"On other jobs," Borgman continues, "I shoot everything. When I do, I have more control, but there’s more to go wrong, too. I have to match light, perspective and angle. I should—but I don’t—get very technical here. I kinda eyeball it. I remember the lens and, more or less, the angle.
I’ve never tried to do a composite image too perfectly, especially the more complicated ones. I kinda go for a whimsical approach: Get it close, make it look fun, and then let it go. It’s a little more like illustration."
Whimsy is all well and good, but Borgman takes his postproduction seriously. The key for a successful composite comes from a seamless blend between subject and background. To that end, he starts with Photoshop’s Pen tool for manual selections around all but the trickiest edges.
Says Borgman, "These are the words I live by: The Pen tool is mightier than the sword! The sword is a metaphor for the do-everything plug-in that masks your image with one click or chop. The Pen tool is what I use 90% of the time when I do compositing. There’s no other way to get a perfect mask of smooth pixels. Selection tools have trouble creating a smooth mask, and this makes it harder when blending with the background.
"Photoshop CS5 has some pretty nice features for masking," he continues, "but I’d be lying if I said I’ve perfected them. I always try Mask Pro, Fluid Mask and Primatte along with Photoshop’s built-in tools. These plug-ins are swords and almost never give you a perfect cut. I always have to refine my mask." Adds Borgman, "With fuzzy, furry things like hair, drop your Pen. This is where the masking plug-ins can help. There’s no way to pen out every blowing hair; for this, the Pen tool is too exact. If you’ve lit your subject right and used the right color background, plug-ins offer the best masking options for hair and semitransparent objects like bubbles and smoke."
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Borgman, expert though he is, still starts every masking process with trial-and-error experimentation. He tests each of his favorite masking plug-ins on a different layer and keeps only the best result. For subtle touch-ups around tricky edges, he uses special brushes, which he finds online, with shapes that create a more natural blend. For the finishing touches, he smoothes the edges of the mask and addresses color and shadow issues.
"When it’s time to get picky about the mask," he says, "I start with a blur/choke technique, then repeat. This is done by selecting the layer mask and applying usually a 1-pixel blur. Then select levels and move the triangles to one side to choke; moving to the other side will spread. This is the old-school way; Photoshop has probably got something in the Selection Refine tool that does the same thing, but I do what I know works. I repeat the process with a 0.5-pixel blur and less movement in Levels. Don’t overdo it; you want to tighten the mask, but not sharpen it. It’s the fuzzy pixels between the subject and background that make a seamless merge. Too sharp an edge, and it looks obvious.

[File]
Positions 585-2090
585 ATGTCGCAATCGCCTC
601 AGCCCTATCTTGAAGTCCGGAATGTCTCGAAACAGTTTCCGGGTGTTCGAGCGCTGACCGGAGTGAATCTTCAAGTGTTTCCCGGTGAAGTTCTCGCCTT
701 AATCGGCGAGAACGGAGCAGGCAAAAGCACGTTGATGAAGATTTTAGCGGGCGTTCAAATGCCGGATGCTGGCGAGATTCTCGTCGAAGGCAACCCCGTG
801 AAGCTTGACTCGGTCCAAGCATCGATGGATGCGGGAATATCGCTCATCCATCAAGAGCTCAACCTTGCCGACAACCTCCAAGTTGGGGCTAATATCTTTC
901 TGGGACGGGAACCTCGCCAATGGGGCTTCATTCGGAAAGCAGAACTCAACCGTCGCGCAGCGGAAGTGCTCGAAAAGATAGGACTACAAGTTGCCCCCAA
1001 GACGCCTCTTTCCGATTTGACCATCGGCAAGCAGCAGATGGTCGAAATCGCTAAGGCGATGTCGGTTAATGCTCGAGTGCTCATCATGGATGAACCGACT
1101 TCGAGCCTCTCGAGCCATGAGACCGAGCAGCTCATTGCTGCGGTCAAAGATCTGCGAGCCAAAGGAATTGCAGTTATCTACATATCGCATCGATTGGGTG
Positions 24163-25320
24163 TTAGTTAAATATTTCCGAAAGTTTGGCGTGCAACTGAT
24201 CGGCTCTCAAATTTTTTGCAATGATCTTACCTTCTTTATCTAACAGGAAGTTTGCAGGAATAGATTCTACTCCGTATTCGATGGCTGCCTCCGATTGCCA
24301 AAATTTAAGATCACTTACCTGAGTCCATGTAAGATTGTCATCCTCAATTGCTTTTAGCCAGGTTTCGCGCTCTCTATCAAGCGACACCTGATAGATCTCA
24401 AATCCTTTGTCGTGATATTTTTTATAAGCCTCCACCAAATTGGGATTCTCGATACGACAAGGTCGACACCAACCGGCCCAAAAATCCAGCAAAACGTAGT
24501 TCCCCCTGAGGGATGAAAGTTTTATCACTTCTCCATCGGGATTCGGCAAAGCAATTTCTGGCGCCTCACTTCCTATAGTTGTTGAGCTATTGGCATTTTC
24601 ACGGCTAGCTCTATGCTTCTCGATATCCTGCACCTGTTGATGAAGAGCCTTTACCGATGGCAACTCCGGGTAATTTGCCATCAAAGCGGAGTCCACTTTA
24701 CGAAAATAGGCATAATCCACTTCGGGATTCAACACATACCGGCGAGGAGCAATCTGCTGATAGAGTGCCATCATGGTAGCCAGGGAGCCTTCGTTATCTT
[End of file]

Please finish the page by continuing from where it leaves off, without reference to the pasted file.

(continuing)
"To get rid of any color from the original background," he continues, "if it doesn’t match perfectly, I try two techniques. One is to use the Hue/Saturation filter to isolate the color in the hair and change that to match the new background. That probably works some places, but not everywhere. Next, I add a new layer above the model and turn it to Color mode. I then select a color of hair right next to the background color and literally brush away that original background. This is why I don’t use white—no way to brush it out, but turning blue or green to brown is easy.
"You can get a perfect mask," Borgman adds, "but if your model was shot with daylight-balanced strobes and your background was shot close to sunset, you’ve got some real tweaking to do. In that situation, I’d probably cool off the background a bit, then warm up the model until it looks convincing. Probably the most important aspect of compositing is shadows, which tie one element to another. If the shadow isn’t convincing, then all your efforts are lost. In compositing, you have to pull the shadow from your studio shot or create one from scratch. Many of my students have had a hard time wrapping their two-dimensional photography minds around a three-dimensional idea. Shadowing—that’s a whole article by itself."
Chris Borgman is a New York-based advertising and editorial photographer. He also teaches photography and advanced Photoshop techniques at the Miami Ad School in Florida. "If you want to learn advertising photography in its truest form, this is the place." Go to chrisborgman.com.